Out of Control - Prologue
The man climbed the final few steps to the sixth floor of the tenement, surprised to find his breathing elevated. Puzzled; he shouldn’t have felt tired after climbing a few flights of stairs. - Must be coming down with a cold.
He paused at the top of the concrete stairway to catch his breath.
The stairwell corners were stained dark. The harsh ammonia smell of dry stale urine was so overpowering he moved quickly out onto the landing. He looked back into the stairwell and studied the graffiti-daubed walls, their rough concrete surface no barrier to aerosol paint. Shaking his head at the semi-literate scribbles, he sighed. -That’s not how to spell ‘bollocks’.
He shook his head slowly at the poverty and decay and continued his journey. -What a way to live.
A partially eroded sign in the stairwell pointed him left. He followed its direction with some reluctance and moved slowly down the poorly lit balcony. The flats, front doors and windows, one brightly painted and well tended, the others peeling paint, panes cracked or boarded-up completely, were to his left. To his right the balcony was open to the air. The gap between floor and ceiling was interspersed with regularly spaced, part-crumbling concrete columns that ran vertically up through the building from the ground to the top floor. The rusted metal railings that spanned the gaps between the columns offered dubious protection against a headlong plummet to the sparsely grassed, rubbish-strewn courtyard below.
A cold gust of wind blew rubbish in eddies around his feet. He shivered against the cold and turned his collar up.
Typically, the flat he wanted proved to be the final one.
He gave the railing a wide berth. A washing line straddled the gap between the columns opposite the well-maintained door. Clean washing drying in the dirty surroundings seemed a little bizarre.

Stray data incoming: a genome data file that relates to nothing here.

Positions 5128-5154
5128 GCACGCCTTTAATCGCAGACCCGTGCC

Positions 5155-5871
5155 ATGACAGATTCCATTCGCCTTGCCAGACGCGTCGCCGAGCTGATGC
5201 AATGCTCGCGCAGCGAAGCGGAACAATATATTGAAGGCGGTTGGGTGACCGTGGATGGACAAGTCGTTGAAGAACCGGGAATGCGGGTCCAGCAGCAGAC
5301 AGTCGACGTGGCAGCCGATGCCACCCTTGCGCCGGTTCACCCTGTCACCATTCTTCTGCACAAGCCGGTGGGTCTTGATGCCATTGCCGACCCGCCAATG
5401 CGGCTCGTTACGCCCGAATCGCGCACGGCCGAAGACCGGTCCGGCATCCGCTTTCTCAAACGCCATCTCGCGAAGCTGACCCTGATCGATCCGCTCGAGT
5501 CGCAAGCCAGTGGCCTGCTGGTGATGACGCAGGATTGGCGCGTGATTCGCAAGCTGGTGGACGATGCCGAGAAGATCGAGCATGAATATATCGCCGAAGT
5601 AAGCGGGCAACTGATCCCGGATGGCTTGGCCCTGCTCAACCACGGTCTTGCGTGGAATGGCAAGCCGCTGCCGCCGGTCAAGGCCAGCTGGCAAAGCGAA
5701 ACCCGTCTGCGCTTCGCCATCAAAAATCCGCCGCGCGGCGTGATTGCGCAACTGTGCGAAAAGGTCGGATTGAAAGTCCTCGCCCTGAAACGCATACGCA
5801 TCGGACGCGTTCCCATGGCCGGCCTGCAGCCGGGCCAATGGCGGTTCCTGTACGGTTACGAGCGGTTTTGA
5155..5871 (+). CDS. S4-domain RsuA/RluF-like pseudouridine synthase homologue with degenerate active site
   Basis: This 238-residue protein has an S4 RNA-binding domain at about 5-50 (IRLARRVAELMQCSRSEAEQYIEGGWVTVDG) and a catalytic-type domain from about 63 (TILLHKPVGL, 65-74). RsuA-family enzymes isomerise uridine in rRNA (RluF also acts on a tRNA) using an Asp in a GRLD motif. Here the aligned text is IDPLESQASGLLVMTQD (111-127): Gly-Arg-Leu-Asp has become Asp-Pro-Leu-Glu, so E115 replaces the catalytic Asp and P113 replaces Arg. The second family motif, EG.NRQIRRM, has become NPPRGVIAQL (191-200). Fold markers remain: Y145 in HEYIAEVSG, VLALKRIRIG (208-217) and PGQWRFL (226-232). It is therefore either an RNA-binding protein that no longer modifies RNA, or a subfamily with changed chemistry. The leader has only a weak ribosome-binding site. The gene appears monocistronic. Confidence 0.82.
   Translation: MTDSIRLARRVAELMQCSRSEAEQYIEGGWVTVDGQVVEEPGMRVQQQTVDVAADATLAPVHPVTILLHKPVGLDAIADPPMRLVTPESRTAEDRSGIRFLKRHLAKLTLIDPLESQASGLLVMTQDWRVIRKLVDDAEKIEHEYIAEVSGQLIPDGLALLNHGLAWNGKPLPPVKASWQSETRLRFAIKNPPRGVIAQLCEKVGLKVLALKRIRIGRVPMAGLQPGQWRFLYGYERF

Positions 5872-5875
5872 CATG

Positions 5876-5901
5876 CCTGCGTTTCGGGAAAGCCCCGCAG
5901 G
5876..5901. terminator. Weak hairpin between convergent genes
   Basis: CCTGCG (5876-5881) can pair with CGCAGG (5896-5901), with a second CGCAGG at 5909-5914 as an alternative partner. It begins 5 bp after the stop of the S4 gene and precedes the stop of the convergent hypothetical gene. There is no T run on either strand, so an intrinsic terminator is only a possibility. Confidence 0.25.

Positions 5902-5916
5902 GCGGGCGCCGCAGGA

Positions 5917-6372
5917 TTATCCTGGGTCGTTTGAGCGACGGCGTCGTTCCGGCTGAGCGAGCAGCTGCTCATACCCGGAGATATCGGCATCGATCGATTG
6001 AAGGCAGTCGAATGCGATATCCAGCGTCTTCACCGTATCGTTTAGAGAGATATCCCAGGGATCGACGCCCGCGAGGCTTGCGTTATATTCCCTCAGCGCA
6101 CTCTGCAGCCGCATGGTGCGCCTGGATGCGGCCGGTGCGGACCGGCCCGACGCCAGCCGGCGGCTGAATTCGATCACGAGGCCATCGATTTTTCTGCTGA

He finally reached the door he was looking for, the number 67 painted irregularly on one of its wooden rails. As expected, it was one of the ill-kempt, paint-peeling doors that presaged a mess within.
Grabbing the stained letterbox handle he tapped it against its pitted metal frame. The harsh metallic noise echoed around the landing.
The man waited. He pulled his collar up again and stifled a cough. -Definitely a cold coming, could be ‘flu. Great, just what I need!
After a few seconds of silence he rattled the handle again, louder this time. Still nothing. He was about to give up and return in daylight but something made him pause.
This was his first mistake of the evening.
Muffled sounds of movement came from behind the tatty door. A voice, muted by the barrier and slurred buy some intoxicant, called out coarsely,
“Who the fuck’s that?”
He introduced himself.
A cough, more shuffling, then a pitted chrome handle turned and the door cracked open a few centimetres. The top part of a greasy hairless head, a reddened eye with pinprick pupil, part of a ruddy veined nose, and part of a stubble strewn chin appeared in the crack between door edge and jam. The eye inspected the visitor carefully, up and down, suspicious before recognition.
“Forgot you were coming,” croaked the insider.
The man sniffed and a hand came up to wipe a running nostril. The door closed sharply, the sound of a sliding chain, and the door opened again, a little wider this time.
Taking a deep breath against the expected stench within, Guest followed his host into a dingy, ill-lit hallway. This was his second mistake.
Newspapers teetered in uneven piles and black plastic bags, filled to bursting were piled unevenly against one wall.